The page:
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Climate of the Past An interactive open-access journal of the European Geosciences Union
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© Author(s) 2018. This work is distributed under
the Creative Commons Attribution 4.0 License.
© Author(s) 2018. This work is distributed under
the Creative Commons Attribution 4.0 License.

Research article 05 Oct 2018

Research article | 05 Oct 2018

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This discussion paper is a preprint. It is a manuscript under review for the journal Climate of the Past (CP).

The onset of Neoglaciation in Iceland and the 4.2 ka event

Áslaug Geirsdóttir1, Gifford H. Miller1,2, John T. Andrews2, David J. Harning1,2, Leif S. Anderson1,3, and Thor Thordarson1 Áslaug Geirsdóttir et al.
  • 1Faculty of Earth Science, University of Iceland
  • 2NSTAAR/Department of Geological Sciences, University of Colorado Boulder
  • 3Department of Earth Sciences, Simon Fraser University, CANADA

Abstract. Strong similarities in Holocene climate reconstructions derived from multiple proxies (BSi, TOC, δ13C, C/N, MS, δ15N) preserved in sediments from both glacial and non-glacial lakes across Iceland indicate a relatively warm early-to-mid Holocene from 10 to 6ka, overprinted with cold excursions presumably related to meltwater impact on North Atlantic circulation until 7.9ka. Sediment in lakes from glacial catchments indicates their catchments were ice-free during this interval. Statistical treatment of the high-resolution multiproxy paleoclimate lake records shows that despite great variability in catchment characteristics, the records document more or less synchronous abrupt, cold departures as opposed to the smoothly decreasing trend in Northern Hemisphere summer insolation. Although all lake records document a decline in summer temperature through the Holocene consistent with the regular decline in summer insolation, the onset of significant summer cooling, occurs ~5ka in high-elevation interior sites, but is variably later in sites closer to the coast, suggesting some combination of changing ocean currents and sea ice modulate the impact from decreasing summer insolation. The timing of glacier inception during the mid-Holocene is determined by the decent of the Equilibrium Line Altitude (ELA), which is dominated by the evolution of summer temperature as summer insolation declined as well as changes in sea surface temperature for glacial systems particularly in coastal settings. The glacial response to the ELA decline is also highly dependent on the local topography. The initial nucleation of Langjökull in the highlands of Iceland starting by ca 5ka, was followed by a stepwise expansion of both Langjökull and northeast Vatnajökull between 4.5 and 4.0ka, with a second abrupt expansion ca. 3ka. However, the initial appearance of Drangajökull in the NW of Iceland was delayed until after 2.5ka. All lake records reflect abrupt summer temperature and catchment disturbance at about 4.5ka, statistically indistinguishable from the ~4.2ka event with a second widespread abrupt disturbance centered on 3.0ka. Both are intervals of large explosive volcanism on Iceland. The most widespread increase in glacier advance, landscape instability, and soil erosion occurred shortly after 2ka, likely due to a complex combination of increased impact from volcanic activity, cooling climate, and increased sea ice off the coast of Iceland. All lake records indicate a strong decline in temperature ~1.5ka, culminating during the Little Ice Age between 1300 and 1900CE when most glaciers reached their maximum dimensions.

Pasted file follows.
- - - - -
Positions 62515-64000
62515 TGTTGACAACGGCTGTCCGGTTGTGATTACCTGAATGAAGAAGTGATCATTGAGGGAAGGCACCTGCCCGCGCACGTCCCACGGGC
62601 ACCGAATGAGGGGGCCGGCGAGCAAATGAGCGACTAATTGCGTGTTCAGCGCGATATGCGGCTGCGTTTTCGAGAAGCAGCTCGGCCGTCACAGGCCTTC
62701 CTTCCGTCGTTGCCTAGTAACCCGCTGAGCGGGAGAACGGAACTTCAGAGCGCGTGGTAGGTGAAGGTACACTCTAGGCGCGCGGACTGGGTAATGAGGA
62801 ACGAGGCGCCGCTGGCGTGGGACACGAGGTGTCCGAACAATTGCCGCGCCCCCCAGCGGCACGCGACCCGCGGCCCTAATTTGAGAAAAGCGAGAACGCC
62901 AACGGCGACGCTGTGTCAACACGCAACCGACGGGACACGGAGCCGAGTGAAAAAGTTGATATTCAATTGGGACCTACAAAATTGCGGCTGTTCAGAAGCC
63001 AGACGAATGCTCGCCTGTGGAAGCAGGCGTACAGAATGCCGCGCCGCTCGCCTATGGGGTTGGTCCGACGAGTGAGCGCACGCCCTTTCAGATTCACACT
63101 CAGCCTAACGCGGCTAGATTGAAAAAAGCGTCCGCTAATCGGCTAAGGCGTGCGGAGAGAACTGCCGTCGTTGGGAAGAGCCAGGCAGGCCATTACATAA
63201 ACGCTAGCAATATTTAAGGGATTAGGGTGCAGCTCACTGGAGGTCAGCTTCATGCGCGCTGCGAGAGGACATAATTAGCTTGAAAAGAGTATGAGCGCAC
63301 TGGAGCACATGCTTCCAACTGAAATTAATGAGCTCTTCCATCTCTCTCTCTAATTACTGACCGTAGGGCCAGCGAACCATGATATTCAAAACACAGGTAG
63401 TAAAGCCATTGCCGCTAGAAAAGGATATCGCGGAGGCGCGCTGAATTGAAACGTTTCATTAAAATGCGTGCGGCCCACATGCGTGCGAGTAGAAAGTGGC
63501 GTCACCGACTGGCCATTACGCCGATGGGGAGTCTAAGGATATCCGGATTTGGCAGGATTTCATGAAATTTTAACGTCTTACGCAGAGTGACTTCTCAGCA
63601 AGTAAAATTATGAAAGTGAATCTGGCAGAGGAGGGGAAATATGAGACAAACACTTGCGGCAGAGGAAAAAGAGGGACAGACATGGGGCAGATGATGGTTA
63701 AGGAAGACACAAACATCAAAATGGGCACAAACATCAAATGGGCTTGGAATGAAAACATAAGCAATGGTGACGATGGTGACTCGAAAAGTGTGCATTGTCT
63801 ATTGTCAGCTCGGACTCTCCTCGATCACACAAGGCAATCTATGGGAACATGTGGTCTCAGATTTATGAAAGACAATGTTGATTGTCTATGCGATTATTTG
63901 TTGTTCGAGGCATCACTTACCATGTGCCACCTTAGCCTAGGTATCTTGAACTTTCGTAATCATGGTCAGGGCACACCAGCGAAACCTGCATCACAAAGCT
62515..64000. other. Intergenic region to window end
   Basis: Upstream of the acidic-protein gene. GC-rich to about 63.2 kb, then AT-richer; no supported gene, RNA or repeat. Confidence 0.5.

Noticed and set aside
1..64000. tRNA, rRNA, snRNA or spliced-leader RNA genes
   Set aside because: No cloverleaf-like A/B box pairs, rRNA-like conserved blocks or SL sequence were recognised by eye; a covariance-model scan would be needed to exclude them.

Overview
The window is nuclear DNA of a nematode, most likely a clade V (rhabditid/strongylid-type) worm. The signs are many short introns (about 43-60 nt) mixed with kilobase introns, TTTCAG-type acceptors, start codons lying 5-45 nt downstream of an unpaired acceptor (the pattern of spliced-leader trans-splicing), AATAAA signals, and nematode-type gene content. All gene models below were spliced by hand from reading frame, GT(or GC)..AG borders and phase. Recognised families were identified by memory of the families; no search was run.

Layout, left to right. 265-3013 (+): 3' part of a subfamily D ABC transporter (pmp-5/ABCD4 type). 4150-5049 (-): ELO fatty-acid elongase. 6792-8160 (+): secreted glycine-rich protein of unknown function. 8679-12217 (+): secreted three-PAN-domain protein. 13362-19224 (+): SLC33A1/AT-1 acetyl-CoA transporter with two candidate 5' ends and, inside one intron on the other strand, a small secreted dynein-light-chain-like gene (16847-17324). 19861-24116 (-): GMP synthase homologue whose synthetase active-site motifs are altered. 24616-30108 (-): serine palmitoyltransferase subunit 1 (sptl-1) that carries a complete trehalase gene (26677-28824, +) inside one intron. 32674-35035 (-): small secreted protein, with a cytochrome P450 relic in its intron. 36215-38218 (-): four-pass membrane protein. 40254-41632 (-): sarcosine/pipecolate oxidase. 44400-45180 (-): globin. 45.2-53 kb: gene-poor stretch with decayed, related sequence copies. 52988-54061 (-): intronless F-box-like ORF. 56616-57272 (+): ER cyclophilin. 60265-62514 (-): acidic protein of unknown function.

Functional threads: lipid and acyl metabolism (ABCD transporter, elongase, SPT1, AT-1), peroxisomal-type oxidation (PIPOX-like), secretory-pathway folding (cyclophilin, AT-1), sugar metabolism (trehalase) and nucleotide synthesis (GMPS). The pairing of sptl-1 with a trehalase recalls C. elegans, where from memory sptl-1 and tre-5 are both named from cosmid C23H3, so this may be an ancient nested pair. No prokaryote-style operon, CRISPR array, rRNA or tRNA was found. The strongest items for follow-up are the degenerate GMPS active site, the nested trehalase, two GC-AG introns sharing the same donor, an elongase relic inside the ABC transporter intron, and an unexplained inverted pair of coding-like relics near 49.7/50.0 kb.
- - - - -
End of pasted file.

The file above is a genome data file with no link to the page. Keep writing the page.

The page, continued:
Áslaug Geirsdóttir et al.
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Áslaug Geirsdóttir et al.
Áslaug Geirsdóttir et al.
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Short summary
Compositing climate proxies in sediment from 7 Iceland lakes documents abrupt summer cooling between 4.5 and 4.0 ka, statistically indistinguishable from the 4.2 ka. Although the decline in summer insolation was an important factor, a combination of superposed changes in ocean circulation and explosive Icelandic volcanism were likely responsible for the abrupt perturbation recorded by our proxies. Lake and catchment proxies recovered to a colder equilibrium state following the perturbation.
Compositing climate proxies in sediment from 7 Iceland lakes documents abrupt summer cooling...